At the same time, the report commended the officers (calling them “well intentioned”) and pointed out that the police, along with the family, are ailing from the incident. On the police, the grand jury wrote, “Rather than seeing un-feeling or un-caring robots, what has not been seen before by others and talked or written about, is that these individuals are suffering as well.”
On the Phonesavanh family, the grand jury wrote, “the evidence shows that the children were in danger from the moment they moved into the residence and the parents and extended family had some degree of knowledge concerning family members involved in criminal activity.”
“There is evidence that [the Phonesavanh family] were aware of criminal activity and drug sales on the part of persons at the residence, and specifically Wanis Thonetheva.”
Ultimately, the grand jury decided no criminal charges should be made against any of the cops that raided the house. The grand jury also said that the “no knock warrant” — which prompted the use of the flash-bang grenade that maimed Bou Bou — was justified given Thonetheva’s criminal past.
The Phonesavanh’s lawyer, Mawuli Davis, received the grand jury’s report the night before it was made public — he didn’t know how to explain the contents of it to Bou Bou’s parents, Bounkham and Alecia. “I could not explain to them why the law didn’t apply to them,” Davis told BuzzFeed News.
The next day at a press conference, Davis excoriated the actions of the grand jury, stating that they were protecting the officers who lived in the tight-knit Georgia community. “They’ve decided to stand on the side of their neighbor, their friend, the people they know.”
Representatives for Bounkham and Alecia read statements at the press conference that called the grand jury’s decision “devastating,” “unbelievable.”
For the Phonesavanh family, what is as discouraging as the contents in the grand jury’s report is what was omitted. For one, it makes no mention of the fact that Thonetheva was arrested without incident a few hours later at a different house — begging the question of why the mistakes in police intelligence and the officers’ actions at 182 Lakeview Heights Circle were not considered reckless in the eyes of the grand jury.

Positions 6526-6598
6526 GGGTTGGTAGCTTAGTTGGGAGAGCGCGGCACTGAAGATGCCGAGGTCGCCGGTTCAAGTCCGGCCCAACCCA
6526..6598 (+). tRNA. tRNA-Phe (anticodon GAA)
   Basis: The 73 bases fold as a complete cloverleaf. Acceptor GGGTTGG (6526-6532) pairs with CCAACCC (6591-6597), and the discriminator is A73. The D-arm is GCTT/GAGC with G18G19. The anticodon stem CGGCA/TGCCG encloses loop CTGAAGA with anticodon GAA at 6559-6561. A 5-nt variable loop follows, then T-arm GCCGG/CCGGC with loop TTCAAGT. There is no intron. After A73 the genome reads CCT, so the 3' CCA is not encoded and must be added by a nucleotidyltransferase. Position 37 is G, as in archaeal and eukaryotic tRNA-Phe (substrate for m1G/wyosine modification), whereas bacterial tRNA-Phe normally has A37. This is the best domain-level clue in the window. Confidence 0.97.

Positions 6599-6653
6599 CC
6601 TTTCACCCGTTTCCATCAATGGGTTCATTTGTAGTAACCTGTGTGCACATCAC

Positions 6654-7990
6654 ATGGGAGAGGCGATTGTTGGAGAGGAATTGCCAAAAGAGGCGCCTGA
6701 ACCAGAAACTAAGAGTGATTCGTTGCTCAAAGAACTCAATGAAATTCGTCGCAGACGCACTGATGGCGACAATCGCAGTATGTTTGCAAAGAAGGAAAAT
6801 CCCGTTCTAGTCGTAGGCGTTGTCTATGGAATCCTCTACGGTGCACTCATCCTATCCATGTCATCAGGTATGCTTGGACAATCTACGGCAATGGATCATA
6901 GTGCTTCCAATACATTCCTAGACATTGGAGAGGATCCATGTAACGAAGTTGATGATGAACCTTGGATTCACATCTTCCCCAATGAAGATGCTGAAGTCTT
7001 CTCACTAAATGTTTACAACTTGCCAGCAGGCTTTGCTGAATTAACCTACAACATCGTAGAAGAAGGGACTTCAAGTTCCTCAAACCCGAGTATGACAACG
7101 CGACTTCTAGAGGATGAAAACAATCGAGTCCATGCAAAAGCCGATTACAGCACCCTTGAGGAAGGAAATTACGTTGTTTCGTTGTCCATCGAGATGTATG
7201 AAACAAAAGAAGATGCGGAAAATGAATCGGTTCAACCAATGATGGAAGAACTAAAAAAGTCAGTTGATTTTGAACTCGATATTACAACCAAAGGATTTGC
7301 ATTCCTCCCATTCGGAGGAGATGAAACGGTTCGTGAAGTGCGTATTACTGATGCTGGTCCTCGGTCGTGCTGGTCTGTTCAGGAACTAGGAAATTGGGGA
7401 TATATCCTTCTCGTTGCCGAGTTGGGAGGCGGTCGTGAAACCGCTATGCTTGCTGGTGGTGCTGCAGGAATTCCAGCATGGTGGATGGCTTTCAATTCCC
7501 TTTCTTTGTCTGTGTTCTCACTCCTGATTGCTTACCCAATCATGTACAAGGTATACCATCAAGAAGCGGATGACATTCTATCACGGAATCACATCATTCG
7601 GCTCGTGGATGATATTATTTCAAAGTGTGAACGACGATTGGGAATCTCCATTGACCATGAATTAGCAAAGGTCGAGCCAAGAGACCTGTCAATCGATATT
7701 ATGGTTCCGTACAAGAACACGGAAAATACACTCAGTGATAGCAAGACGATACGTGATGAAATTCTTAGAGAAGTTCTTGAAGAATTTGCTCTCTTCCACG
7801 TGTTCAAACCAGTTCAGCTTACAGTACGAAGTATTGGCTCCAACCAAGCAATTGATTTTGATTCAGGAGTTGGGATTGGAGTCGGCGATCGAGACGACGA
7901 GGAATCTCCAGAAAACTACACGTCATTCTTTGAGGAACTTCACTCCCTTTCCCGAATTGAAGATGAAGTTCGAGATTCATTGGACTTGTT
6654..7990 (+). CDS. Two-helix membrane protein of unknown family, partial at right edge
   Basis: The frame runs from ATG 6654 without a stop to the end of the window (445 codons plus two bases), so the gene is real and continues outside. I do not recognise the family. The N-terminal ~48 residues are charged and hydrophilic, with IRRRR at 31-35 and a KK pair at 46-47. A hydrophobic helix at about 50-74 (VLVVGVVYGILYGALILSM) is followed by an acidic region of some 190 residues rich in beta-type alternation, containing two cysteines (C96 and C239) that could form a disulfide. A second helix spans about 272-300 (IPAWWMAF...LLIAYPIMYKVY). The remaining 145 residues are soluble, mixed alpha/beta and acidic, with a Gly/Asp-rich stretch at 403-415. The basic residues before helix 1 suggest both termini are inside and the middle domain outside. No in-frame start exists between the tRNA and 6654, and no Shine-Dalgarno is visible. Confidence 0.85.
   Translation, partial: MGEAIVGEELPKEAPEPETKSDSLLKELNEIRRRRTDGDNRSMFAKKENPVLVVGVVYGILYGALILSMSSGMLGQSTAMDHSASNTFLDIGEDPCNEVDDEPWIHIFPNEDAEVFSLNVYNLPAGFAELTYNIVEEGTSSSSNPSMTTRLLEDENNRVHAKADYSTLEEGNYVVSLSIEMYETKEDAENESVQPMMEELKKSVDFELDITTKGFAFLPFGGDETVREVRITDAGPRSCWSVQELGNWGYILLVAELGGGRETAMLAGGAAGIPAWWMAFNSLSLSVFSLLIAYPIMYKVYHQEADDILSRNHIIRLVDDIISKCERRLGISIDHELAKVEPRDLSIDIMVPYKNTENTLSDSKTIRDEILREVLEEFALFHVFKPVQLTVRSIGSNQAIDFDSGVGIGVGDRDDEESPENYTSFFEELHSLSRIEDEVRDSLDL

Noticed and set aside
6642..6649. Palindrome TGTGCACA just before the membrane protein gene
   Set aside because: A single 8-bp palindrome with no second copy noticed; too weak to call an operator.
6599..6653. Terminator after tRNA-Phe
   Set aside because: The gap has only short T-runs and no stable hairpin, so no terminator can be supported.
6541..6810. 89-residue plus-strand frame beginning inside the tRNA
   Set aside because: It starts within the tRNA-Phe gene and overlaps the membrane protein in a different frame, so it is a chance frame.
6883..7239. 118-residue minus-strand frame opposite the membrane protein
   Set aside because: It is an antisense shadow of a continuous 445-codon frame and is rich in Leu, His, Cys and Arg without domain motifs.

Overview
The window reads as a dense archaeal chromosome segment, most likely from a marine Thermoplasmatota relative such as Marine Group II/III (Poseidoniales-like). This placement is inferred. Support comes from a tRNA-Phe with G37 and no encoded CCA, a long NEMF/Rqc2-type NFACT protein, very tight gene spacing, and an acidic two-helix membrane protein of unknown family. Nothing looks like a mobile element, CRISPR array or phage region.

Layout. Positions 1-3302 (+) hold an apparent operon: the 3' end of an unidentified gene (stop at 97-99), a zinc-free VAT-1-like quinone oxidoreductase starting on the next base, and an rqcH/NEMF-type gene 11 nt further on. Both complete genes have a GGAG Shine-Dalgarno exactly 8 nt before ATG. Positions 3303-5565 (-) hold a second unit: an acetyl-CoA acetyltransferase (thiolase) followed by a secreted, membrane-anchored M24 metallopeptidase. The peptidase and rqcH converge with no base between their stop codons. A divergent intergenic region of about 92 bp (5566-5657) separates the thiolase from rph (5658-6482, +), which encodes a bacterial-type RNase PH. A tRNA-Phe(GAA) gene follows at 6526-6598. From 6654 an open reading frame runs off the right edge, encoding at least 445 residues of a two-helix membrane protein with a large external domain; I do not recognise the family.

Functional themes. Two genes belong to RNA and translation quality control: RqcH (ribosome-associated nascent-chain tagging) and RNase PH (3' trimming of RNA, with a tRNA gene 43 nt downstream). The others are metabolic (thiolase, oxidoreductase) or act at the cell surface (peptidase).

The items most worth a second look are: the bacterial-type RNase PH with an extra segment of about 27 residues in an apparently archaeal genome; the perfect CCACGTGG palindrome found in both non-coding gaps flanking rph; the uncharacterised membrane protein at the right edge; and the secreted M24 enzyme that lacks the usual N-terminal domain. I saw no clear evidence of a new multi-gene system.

“The subject of the warrant was apprehended at his original place of residence. He was apprehended by a knock on the door,” family spokesman Marcus Coleman said at the press conference. “Why wasn’t he considered armed and dangerous at location B?”
The U.S. attorney for Northern Georgia told BuzzFeed News last week that she is taking up the case. Davis said that he will continue to seek charges brought against the deputy who obtained the “no knock warrant” and the officer who threw the flash-bang grenade.
A month and half after the raid, Bou Bou was released from the hospital and the Phonesavanh family left Georgia.
Their fight is far from over.
In August, the family suffered an additional blow when Habersham County informed the Phonesavanhs that it would be illegal for the county to assist the family in paying Bou Bou’s medical bills — which are in excess of $1 million and climbing.
Habersham County’s attorney said in a statement, “The question before the board was whether it is legally permitted to pay these expenses. After consideration of this question following advice of counsel, the board of commissioners has concluded that it would be in violation of the law for it to do so.”
The family has set up JusticeAndPrayersForBouBou.org to try to offset the cost. Also, last week Alecia was finally able to return to work so that the family has income again.
Alecia says she won’t have enough to throw Bou Bou a birthday party when he turns 2 on Oct. 14.
Baby Bou Bou’s fight for recovery may never be over. After the raid, he was diagnosed with brain shearing. Doctors told the family that it will be a couple years before they know the full extent of his brain damage.
This month, he is going in for another surgery that will scrape gun powder out from under the skin on his chest and arms.
Bou Bou suffered permanent nerve damage from the blast and his skin on his face and chest won’t grow back on it own. He is facing two plastic surgeries every two years until the age of 20.
At night, Bou Bou wakes up screaming and holding his face, Alecia says.
“It’s very tormenting to my husband and I,” Alecia said. “Nobody wants to go to sleep.”
“Every day is a battle for him. We’re trying to make things feel as normal for him as possible,” Alecia said.
Alecia says that when Bou Bou sees himself in the mirror, he stops and looks at himself, touching his face, trying to understand the scars on his face that he will likely have for the rest of his life.
“I know he’s going to ask what happened,” Alecia said. “He’s going to ask why does he have these scars?”